Notes from a Linguistic Mystic

The trouble of being a linguistics student is that you can never escape your work. Language is all around us, and you never know when some tiny pronunciation change, speech error, or other bit of language is going to stop you in your tracks and put you back into Linguist mode. Mind you, I really don’t mind being in linguist mode, so it’s really only troublesome when you have to explain your sudden linguistic elation to your friends who have no clue what you’re talking about.

I’ve been slowly making my way through the several-thousand-page series of Star Wars: New Jedi Order books. They’re certainly an entertaining read, and a great way to relax after analyzing language for a decent part of the day. The other day, I was reading Star by Star, one of the books in the New Jedi Order, and had one of those “linguist moments”.

Throughout the Star Wars extended universe, there is frequent mention of the Ysalamiri lizard. This lizard is unique in that, in the Star Wars galaxy, it can completely negate the effects of the Force in a small bubble around it. Its presence is frequently used as a plot device, but they never once show up in the movies.

My problem was that I couldn’t figure out how to pronounce their name, and none of my usual sources had a pronunciation guide. There are two options, based on the spelling and my particular reading of the word:

1) yi-sal-a-mee-ree (IPA below)

Yis

2) i-sal-a-mee-ree (IPA below)

is

Because the letter “Y” can be either a vowel sound (“fishy”) or a consonant/semivowel (“yet”), we can’t be sure just from looking at the word which one we’re talking about.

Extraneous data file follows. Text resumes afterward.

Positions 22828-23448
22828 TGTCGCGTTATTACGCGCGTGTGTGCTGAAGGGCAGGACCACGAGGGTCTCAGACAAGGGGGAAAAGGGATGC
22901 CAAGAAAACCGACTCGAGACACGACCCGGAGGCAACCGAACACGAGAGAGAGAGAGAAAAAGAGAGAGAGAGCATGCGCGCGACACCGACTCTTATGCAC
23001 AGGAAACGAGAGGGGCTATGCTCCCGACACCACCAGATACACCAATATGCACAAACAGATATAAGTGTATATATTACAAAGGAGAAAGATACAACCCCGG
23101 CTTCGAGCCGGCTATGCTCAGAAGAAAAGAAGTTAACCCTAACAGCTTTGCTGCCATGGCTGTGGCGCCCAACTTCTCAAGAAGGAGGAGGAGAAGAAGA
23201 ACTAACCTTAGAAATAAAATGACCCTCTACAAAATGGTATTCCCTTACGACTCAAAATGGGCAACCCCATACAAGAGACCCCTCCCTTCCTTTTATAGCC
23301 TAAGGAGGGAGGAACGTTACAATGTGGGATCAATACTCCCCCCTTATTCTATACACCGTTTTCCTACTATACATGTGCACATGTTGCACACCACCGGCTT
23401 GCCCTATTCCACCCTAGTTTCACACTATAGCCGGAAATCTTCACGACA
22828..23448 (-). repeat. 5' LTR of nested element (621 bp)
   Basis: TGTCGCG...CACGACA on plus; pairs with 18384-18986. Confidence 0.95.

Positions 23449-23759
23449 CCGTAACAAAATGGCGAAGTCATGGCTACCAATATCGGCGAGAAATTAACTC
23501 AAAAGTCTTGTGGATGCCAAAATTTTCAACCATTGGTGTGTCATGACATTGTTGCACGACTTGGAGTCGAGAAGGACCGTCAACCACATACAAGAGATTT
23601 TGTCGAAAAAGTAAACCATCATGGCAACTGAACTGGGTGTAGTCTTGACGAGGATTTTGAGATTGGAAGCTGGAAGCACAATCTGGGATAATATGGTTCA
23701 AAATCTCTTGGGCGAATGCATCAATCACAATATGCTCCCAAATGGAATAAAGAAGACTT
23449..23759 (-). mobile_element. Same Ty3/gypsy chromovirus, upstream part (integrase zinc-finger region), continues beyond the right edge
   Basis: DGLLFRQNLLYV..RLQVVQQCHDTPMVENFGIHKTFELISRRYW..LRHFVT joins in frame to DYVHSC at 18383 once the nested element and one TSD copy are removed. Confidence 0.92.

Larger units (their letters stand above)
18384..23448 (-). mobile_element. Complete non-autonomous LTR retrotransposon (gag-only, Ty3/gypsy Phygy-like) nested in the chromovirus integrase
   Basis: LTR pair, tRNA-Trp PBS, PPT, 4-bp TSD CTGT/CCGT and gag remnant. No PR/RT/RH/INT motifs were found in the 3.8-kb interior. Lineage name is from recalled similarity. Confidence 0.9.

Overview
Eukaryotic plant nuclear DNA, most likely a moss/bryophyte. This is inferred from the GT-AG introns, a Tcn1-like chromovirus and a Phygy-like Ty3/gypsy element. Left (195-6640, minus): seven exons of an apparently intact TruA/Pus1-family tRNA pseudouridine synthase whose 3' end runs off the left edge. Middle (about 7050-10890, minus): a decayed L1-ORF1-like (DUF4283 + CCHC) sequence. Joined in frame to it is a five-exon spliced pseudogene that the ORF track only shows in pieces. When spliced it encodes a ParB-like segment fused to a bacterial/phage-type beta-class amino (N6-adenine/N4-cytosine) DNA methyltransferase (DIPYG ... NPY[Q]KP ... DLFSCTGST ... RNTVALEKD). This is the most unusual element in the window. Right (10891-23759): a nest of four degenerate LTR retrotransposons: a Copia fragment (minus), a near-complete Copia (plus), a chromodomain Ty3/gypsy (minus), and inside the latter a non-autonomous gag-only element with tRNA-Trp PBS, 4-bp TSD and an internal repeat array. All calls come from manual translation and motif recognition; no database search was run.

However, as I was reading through the book, I had a sudden “Aha!” moment and all became clear.

I’ve talked about the alternation between “a” and “an” before, and it’s a very cool phonological quirk of English (a quirk caused by rules governing the sound system). The rule states that “a” becomes “an” before a spoken vowel. So you have “a key”, “an object”, and, because it starts with a glide, not a vowel, “a university”.

I stumbled across this passage in “Star by Star”:

… Jaina glimpsed a lizardlike shape clinging to the back of the tree… “An ysalamiri,” Jaina said loudly.

“An ysalamiri”! Because this rule is pretty consistent throughout the language (and adding an “N” isn’t a typo likely to survive editing), we can now safely assume that “ysalamiri” is pronounced with a vowel at the beginning of the word (option two, i-sal-a-mee-ree). We can’t be sure whether that vowel is the same as in “beat” or in “bit”, but hey, every little bit helps.

So, much like the Force, Linguistics is everywhere, in all endeavors, academic and recreational, big and small. Now, I just need to learn to use Linguistics to lift an X-Wing. Maybe I could turn a lightsaber hilt into a voice recorder…


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